Favourites, the Property of H.R.H. Prince George of Cambridge by Sir Edwin Henry Landseer
Favourites, the Property of H.R.H. Prince George of Cambridge by Sir Edwin Henry Landseer

Favourites, the Property of H.R.H. Prince George of Cambridge c1834-5 by British Painter Sir Edwin Henry Landseer (1802 – 1873); well known for his animal paintings; especially for dogs, horses and stags. With his best known works being the lion sculptures at the base of Admiral Horatio Nelson’s Column in Trafalgar Square.

This is an endearing animal portrait with two dogs, a horse and three falcons; the Favourites. The horse is waiting patiently for the rider to come down, while the larger of the two dogs holds the reins and riders stick in its mouth, as the smaller dog looks on.

The falcons are perched on the top railing of the steps with their heads covered waiting to be taken on the hunt.

This is a retouched digital art old masters reproduction of a public domain image.

Info Below Courtesy Wikipedia.org

Landseer was born in London, the son of the engraver John Landseer A.R.A. and Jane Potts. He was something of a prodigy whose artistic talents were recognised early on.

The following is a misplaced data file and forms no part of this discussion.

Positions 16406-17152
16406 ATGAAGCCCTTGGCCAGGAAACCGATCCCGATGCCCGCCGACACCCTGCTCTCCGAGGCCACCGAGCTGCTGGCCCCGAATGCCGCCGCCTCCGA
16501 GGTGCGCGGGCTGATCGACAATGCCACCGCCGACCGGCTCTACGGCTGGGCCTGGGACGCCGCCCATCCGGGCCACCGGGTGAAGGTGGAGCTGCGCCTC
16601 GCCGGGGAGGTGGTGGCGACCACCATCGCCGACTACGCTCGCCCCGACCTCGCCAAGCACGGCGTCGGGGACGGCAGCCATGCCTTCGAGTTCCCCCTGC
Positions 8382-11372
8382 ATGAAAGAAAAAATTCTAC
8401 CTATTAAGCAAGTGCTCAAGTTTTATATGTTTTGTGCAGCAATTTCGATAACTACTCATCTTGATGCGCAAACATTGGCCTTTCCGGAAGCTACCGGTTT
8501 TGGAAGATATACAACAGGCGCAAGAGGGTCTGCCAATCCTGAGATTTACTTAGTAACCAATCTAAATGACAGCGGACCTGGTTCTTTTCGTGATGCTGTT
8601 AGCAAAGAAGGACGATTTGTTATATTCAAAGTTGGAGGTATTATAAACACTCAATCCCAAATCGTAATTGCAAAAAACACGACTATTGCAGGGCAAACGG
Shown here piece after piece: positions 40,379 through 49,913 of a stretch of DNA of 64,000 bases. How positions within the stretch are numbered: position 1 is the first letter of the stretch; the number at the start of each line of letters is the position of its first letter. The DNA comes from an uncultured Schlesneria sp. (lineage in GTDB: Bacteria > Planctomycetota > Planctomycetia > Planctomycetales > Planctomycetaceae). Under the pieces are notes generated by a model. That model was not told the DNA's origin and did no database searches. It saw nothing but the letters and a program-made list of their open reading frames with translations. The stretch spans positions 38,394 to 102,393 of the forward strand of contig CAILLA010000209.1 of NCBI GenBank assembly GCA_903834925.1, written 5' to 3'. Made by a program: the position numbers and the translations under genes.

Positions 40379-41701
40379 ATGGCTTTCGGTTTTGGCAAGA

He studied under several artists, including his father, and the history painter Benjamin Robert Haydon, who encouraged the young Landseer to perform dissections in order to fully understand animal musculature and skeletal structure.

Landseer’s life was entwined with the Royal Academy. At the age of just 13, in 1815, he exhibited works there. He was elected an Associate at the age of 24, and an Academician five years later in 1831.

In 1823 Landseer was commissioned to paint a portrait of Georgiana Russell, Duchess of Bedford. Despite her being twenty years older than he was, they began an affair.

He was knighted in 1850, and although elected to be president of the Royal Academy in 1866 he declined the invitation.

In his late thirties Landseer suffered what is now believed to be a substantial nervous breakdown, and for the rest of his life was troubled by recurring bouts of melancholy, hypochondria, and depression, often aggravated by alcohol and drug use.

In the last few years of his life Landseer’s mental stability was problematic, and at the request of his family he was declared insane in July 1872.

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